Brokerage firms commonly recruit stockbroker to gain access to their books of business. Typically, brokerage firms offer up-front payments in the form of forgivable loans or promissory notes to lure brokers. If the broker stays with the brokerage firm through the duration of the forgivable loan or promissory note, the broker is not obligated to repay the money if the broker then leaves the firm. But if the broker resigns or is terminated before the loan or note is fully forgiven, the brokerage firm generally expects the broker to pay back to unforgiven portion of the loan or promissory note.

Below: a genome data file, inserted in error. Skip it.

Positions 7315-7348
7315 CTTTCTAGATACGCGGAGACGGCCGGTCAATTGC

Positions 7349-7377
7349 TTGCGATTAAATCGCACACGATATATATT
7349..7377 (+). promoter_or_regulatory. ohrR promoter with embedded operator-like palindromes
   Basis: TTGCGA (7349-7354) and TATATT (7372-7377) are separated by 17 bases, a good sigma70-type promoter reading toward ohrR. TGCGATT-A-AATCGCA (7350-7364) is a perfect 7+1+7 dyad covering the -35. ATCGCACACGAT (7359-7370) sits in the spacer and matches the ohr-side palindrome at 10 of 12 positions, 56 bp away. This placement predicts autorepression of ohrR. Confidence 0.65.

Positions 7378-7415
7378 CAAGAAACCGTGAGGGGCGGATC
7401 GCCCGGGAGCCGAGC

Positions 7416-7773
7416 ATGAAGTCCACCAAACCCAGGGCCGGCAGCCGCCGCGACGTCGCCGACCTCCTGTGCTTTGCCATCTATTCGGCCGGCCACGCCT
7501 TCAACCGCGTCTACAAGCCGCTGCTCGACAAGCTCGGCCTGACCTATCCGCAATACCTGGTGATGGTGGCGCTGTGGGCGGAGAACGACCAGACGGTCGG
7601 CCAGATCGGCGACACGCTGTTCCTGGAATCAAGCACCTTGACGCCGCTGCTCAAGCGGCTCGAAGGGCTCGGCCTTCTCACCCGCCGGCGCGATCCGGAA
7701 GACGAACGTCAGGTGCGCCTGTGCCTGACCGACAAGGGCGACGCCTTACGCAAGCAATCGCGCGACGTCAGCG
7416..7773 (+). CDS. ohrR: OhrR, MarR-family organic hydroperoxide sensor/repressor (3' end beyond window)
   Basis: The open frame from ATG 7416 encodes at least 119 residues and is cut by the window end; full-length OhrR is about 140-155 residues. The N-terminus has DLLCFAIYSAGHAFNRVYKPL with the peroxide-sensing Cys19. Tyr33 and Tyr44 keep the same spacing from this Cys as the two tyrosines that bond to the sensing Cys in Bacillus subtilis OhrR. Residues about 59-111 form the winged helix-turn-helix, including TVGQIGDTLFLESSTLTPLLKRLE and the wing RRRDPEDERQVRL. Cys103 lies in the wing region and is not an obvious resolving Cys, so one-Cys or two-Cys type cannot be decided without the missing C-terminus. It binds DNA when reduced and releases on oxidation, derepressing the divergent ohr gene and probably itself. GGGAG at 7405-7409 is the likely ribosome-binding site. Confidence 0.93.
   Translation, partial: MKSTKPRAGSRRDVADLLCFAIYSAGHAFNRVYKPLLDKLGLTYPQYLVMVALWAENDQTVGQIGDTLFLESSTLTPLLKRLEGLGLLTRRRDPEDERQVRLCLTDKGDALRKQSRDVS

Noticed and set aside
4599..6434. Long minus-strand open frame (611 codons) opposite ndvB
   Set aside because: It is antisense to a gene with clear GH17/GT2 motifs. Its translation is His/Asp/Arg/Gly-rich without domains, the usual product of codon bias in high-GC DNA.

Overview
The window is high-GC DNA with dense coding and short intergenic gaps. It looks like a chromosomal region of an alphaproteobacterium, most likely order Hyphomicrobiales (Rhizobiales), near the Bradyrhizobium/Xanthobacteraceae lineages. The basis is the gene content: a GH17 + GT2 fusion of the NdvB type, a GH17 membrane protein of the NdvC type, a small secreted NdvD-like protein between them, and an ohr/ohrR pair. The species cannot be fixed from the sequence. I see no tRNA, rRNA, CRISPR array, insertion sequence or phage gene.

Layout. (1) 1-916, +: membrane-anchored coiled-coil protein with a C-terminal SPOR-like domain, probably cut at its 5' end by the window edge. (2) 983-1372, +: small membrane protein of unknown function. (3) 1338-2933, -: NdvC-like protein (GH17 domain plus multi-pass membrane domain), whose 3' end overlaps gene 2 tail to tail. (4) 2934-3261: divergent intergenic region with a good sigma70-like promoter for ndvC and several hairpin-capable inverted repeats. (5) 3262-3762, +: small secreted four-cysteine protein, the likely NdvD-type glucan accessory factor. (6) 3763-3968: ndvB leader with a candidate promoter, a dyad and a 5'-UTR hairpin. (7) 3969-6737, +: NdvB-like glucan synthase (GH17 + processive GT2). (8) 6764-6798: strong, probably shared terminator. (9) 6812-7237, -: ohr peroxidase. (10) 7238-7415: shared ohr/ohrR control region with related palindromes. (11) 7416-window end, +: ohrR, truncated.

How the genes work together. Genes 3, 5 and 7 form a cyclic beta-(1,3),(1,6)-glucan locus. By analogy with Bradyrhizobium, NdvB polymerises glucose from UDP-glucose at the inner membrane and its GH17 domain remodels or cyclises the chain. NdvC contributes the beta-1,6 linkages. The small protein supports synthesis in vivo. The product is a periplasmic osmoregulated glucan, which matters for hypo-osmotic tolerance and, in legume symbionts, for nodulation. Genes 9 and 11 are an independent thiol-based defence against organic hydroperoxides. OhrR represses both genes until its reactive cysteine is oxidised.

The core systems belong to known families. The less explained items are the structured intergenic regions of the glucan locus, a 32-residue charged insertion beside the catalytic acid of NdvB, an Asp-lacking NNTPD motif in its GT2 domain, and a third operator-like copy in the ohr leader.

When the brokerage firm requests payment of the amount due
(or sues), there may be counterclaims the broker can make that justify his or
her refusal to repay the outstanding portion of the loan or promissory note,
including fraudulent employment law practices, false promises, wrongful
termination, or breach of contract. The result often is that the broker
ends up paying a lot less than the firm says it is due or, the arbitration
panel may declare the outstanding note paid and, to boot, award the broker
compensation for the firm’s wrongdoing!